Tax Free Property Investing


Louise Misiewicz

Tax Consultant

8th April 2014

Posted by Simon Misiewicz on 2nd April 2014

Is it possible to go through life without the pain of tax?

Is there a magic wand to take tax away for good?

The Diagnosis

Tax issues need to be diagnosed in order for a remedy to be implemented.

I feel that this article will get a lot of interest and it will certainly be the benchmark of what Optimise Accountants is founded on. I say this because I recall starting out in property with the wonderful ACCA Accountancy qualification and I thought I would run my properties efficiently (tax wise) and effectively (great ROI).

How wrong was I?

The ACCA qualification meant nothing, other than writing a report in accordance to the structure and layout dictated by some Accounting body. I had no interest in this one iota! The very thing I wanted to do (to make more money and pay less tax), was not to be found in my qualifications.

I had to do more research and by working with Inland Revenue (as it was then and is now called HMRC), I have devised a way that is ethical, legal and profitable. Many of you would have been told this by some gurus and had your fingers burnt (I know how this feels).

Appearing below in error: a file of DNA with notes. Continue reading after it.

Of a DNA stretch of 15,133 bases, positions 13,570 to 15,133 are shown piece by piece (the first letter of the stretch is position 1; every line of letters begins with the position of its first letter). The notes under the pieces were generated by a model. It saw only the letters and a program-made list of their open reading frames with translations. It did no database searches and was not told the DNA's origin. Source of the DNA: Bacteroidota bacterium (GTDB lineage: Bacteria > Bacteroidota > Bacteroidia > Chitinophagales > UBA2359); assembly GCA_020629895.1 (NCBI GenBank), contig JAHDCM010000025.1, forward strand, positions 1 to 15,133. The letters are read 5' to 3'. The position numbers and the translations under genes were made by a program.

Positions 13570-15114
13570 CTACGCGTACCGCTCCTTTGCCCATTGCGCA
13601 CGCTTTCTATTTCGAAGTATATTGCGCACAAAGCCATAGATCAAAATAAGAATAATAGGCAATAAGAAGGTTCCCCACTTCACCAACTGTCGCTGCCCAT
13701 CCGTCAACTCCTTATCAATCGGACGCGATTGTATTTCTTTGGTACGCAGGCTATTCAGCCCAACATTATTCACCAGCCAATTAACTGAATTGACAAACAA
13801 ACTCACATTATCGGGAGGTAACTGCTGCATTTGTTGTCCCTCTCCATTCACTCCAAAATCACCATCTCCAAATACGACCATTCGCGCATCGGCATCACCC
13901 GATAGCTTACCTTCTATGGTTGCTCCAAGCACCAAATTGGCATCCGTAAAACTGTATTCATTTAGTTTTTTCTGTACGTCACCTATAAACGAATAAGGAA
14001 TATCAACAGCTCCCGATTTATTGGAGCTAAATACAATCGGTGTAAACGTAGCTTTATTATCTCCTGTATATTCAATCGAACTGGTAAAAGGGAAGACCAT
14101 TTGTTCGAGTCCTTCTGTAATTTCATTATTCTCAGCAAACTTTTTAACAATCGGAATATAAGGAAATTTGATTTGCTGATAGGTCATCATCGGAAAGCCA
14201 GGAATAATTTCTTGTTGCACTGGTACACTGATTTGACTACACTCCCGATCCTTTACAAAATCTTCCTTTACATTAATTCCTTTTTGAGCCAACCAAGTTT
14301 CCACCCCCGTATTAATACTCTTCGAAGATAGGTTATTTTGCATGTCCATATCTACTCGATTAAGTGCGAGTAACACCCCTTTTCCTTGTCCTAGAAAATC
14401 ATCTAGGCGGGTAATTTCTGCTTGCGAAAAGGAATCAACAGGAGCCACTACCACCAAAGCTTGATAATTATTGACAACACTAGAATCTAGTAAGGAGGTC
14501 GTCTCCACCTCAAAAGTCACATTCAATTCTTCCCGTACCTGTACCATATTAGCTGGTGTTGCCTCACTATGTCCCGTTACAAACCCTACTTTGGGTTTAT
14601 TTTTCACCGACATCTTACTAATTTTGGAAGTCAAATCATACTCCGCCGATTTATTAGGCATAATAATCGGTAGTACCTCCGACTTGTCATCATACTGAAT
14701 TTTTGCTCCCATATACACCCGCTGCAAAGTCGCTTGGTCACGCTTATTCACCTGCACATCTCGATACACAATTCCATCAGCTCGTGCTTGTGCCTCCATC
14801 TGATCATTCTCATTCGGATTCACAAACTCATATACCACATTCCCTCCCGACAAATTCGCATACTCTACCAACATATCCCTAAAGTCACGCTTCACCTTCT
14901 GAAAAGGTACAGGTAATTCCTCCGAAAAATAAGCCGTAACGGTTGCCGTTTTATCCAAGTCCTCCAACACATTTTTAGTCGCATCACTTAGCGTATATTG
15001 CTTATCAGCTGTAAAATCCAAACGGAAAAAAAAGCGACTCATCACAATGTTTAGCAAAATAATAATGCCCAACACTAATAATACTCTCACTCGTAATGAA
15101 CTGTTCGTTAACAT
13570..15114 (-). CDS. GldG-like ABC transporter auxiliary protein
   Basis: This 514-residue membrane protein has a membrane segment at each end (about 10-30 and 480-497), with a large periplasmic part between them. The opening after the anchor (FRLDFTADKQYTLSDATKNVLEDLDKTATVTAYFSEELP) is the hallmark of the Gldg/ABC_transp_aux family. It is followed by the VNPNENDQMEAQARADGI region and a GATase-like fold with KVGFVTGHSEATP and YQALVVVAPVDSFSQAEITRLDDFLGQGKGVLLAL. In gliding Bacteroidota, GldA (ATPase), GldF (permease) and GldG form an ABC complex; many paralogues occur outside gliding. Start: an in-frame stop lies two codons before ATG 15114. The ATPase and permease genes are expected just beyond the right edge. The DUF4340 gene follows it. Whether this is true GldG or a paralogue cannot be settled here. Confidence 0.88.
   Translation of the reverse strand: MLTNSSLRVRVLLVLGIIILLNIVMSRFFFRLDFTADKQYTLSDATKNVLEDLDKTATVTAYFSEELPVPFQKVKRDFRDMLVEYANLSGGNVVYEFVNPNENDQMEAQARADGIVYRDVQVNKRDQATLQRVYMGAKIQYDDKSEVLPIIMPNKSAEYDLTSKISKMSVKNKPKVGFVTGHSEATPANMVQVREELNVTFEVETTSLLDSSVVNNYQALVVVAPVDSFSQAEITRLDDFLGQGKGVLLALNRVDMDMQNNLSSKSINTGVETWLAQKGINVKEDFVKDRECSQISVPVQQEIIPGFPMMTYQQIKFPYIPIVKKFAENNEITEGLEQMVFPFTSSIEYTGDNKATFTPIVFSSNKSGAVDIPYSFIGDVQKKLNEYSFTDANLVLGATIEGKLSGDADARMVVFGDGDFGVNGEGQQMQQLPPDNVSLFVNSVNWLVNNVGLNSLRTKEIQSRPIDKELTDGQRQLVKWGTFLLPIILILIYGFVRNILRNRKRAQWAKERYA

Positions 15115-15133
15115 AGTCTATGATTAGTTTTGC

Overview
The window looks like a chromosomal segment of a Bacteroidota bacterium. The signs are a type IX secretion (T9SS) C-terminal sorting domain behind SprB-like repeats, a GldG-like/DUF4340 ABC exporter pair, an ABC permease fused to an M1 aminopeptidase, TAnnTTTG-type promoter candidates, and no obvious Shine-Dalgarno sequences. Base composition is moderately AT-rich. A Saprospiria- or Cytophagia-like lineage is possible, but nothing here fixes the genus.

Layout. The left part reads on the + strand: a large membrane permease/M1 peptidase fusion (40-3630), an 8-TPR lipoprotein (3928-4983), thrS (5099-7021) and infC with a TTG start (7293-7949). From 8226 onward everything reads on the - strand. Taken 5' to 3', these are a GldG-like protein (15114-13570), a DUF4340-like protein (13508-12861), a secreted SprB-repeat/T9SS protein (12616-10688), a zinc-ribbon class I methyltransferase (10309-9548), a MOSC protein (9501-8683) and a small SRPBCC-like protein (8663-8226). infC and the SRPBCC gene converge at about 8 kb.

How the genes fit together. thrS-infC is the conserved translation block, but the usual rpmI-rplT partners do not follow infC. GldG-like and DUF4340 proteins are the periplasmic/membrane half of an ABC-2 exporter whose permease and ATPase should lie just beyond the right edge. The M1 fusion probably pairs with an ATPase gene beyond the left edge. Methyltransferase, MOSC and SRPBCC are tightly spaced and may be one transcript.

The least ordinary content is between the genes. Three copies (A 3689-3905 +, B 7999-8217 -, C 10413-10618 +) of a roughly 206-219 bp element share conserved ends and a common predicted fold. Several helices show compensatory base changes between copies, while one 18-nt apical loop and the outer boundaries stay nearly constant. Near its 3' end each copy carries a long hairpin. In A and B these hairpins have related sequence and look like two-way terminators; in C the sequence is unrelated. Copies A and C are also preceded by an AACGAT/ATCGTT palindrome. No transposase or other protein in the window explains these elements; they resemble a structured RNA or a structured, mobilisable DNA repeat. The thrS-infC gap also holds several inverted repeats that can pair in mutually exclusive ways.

What if I was to tell you that everything I am going to share with you was agreed with HMRC and I have referenced every element of my strategy to their website. Would you feel more comfortable?

“Tax does not need to be taxing” as they say. I go further, “Tax does not need to be there at all”.

The Treatment

Applying the right “tax reducing medicine” to your tax illness.

I am going to share 3 key remedies to cure your tax problem:

• Capital Allowances
• Allowable costs
• Deed of trust

Capital Allowances

This is the “biggie” and I want to share with you how I have invested in property and paid no tax on it at all! Is it a miracle?, a scam? No!! Just a discussion with HMRC and some thought.